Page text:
Turning Over a New Leaf

ImageNissan recently announced an updated version of its first generation Nissan Leaf electric vehicle (EV). This update to me, is more than just your standard car update, it signifies that Nissan is serious about EVs. You can read all about it the changes to the 2013 model here. This post is all about  highlighting what makes this update important.

Why you should care.

Leaf production is now 100% in the US, both battery and car are produced in TN. This is what is helping them offer the 2013 at a lower entry level cost than previous models. (The high price of the Yen was also a motivating factor.)

The new version will have increased range (no specifics yet) and a larger capacity charger, reducing charging times from 7 hours for a full charge to approx. 4 (using 220V). This is a big deal, because it goes a long way to changing how electric vehicle supply equipment (commonly referred to as chargers) infrastructure can be deployed.

With the 2013 model and optional 6.6 kWh charger, a 2 hour charge could get you roughly 50 miles of range. That makes current chargers at malls and even at restaurants more more appealing. It won’t completely change the landscape though, since the majority of the EVs on the road will still have the smaller capacity (3.3 kWh) charger.

Finally, Nissan is tweeking their warranty, which is retroactive to the first Leaf sold. The advanced lithium-ion battery pack carries an industry-competitive warranty of 8 years or 100,000 miles.

“Under an expanded New Electric Vehicle Limited Warranty, Nissan will protect against capacity loss in LEAF batteries that fall below nine bars, of the available 12 bars displayed on the vehicle’s battery capacity gauge, for the first five years or 60,000 miles in the United States, whichever comes first.”

Other improvements worth caring about are eco-route guidance, which will provide drivers with the most efficient driving route , and a new B drive mode, which activates a “heavier” regen when slowing down, presumably bringing more charge to the battery. Combine both of those with a more accurate method of estimating actual mileage left, and you have a significantly improved driving experience.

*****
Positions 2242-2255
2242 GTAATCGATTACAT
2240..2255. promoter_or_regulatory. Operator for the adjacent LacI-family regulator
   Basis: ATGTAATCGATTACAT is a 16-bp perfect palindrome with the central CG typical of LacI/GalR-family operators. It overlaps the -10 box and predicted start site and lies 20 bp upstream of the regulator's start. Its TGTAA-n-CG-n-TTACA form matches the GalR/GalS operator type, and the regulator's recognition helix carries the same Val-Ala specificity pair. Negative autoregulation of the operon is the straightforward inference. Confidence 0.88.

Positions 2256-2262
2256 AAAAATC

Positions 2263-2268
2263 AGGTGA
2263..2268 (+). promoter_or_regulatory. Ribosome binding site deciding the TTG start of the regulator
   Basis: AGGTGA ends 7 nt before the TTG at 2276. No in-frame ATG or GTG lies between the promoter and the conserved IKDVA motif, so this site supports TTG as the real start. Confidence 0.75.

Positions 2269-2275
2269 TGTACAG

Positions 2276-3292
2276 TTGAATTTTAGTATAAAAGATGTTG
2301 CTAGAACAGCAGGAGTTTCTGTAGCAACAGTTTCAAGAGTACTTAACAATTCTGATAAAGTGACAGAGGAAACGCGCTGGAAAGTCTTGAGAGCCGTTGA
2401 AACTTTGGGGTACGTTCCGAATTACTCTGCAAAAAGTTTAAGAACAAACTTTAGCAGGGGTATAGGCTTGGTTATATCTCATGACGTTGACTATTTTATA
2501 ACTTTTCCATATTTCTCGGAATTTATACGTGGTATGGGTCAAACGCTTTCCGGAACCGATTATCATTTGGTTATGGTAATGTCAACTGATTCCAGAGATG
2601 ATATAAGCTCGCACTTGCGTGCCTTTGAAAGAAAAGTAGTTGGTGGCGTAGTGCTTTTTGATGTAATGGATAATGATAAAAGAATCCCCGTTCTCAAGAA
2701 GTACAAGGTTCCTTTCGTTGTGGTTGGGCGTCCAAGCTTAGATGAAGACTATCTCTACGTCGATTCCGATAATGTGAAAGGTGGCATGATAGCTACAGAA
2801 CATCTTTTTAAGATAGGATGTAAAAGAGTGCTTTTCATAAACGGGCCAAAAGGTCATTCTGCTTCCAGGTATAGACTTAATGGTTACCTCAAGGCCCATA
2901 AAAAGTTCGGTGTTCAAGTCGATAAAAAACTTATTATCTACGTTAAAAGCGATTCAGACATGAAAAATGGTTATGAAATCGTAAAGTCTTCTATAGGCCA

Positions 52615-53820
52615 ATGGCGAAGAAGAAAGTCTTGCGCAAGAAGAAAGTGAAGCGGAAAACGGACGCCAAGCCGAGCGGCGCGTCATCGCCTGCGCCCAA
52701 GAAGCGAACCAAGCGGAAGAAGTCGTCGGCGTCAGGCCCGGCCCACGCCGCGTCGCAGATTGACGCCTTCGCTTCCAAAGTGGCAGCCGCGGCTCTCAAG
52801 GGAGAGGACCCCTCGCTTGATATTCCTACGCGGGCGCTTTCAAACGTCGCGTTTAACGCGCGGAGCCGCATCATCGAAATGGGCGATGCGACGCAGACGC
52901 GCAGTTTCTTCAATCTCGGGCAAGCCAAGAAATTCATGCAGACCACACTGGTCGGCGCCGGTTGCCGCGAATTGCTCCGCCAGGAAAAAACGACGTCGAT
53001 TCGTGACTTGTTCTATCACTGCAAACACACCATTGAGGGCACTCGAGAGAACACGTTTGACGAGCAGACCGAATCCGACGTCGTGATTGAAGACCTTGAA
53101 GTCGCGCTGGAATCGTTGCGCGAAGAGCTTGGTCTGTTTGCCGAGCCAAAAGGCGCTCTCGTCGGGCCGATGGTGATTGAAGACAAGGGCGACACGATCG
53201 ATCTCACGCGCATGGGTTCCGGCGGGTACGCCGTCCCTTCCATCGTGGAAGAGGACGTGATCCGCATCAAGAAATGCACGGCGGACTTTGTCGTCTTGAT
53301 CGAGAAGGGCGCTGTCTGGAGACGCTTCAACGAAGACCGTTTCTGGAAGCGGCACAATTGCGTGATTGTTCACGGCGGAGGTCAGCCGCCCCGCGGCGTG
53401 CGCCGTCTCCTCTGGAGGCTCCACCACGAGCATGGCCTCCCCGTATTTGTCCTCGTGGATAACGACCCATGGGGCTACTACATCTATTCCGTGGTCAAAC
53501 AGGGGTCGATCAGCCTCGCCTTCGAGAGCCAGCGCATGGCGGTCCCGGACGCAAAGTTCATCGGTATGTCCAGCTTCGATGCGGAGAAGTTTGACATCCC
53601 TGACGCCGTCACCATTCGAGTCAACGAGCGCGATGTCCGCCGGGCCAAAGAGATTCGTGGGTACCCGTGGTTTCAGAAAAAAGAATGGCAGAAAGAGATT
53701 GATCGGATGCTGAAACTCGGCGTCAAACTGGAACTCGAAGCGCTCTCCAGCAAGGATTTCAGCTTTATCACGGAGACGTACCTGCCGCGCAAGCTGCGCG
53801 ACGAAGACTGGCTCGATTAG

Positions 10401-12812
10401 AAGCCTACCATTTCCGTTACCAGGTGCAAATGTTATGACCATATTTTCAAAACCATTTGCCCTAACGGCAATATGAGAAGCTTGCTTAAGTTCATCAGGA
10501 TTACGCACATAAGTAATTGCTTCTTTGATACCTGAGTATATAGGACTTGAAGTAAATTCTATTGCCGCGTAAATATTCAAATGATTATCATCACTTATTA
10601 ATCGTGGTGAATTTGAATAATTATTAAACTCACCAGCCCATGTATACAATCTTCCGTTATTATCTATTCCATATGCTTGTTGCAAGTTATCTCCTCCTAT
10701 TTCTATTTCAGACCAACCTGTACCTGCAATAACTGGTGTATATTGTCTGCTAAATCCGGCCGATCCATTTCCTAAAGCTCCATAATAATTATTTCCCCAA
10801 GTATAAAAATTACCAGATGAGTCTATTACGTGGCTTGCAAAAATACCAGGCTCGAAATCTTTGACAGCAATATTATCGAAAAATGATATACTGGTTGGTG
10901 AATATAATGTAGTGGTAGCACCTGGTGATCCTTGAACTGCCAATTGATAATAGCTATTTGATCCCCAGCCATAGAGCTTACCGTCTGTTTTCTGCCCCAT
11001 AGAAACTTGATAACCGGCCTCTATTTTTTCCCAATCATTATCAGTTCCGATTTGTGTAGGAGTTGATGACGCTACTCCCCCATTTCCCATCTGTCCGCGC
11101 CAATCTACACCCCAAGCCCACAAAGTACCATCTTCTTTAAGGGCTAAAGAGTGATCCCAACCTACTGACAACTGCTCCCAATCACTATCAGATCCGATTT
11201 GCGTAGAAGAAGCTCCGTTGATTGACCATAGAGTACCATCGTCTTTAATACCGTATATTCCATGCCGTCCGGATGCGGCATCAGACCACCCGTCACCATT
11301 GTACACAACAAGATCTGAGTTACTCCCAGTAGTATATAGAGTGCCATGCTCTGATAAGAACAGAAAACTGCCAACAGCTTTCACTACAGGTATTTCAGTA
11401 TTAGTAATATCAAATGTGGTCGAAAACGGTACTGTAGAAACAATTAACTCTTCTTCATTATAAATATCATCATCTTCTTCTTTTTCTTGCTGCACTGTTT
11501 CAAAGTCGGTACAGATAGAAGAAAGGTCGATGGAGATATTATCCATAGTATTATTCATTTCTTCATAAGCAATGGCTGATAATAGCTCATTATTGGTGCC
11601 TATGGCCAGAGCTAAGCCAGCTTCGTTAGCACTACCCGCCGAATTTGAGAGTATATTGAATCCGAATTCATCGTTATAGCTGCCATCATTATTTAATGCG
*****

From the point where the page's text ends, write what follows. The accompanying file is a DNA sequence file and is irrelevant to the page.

The new Nissan Leaf also added options which signal to the world that the car is moving into general desirability and not just calculated efficiency driven by a distaste for oil consumption and environmental damage. The optional 7.0-inch display, Pandora® link for iPhone®, and Bose® 7-speaker premium audio system will make for a much nicer cabin, one that will finally include darker  interior colors which will no doubt help keep the interior clean.

The Leaf will also get a new heater, one that will heat the cabin using less energy than the current system. This was one of the biggest complaints of current Leaf owners. To understand why this is so important, consider that EVs don’t have an engine creating heat that can be used to draw heat from. So, the heater has to manufacture heat, which is a long and energy consuming process.

And Finally, something I think is actually pretty important, there will be an available 17 inch rim size. Why is this important? Because perception is everything, and eco-friendly cars (think Prius) tend to have small rims, which make them appear slow and under powered.  A 17 inch rim will change the profile of the Leaf, making it appear more aggressive.


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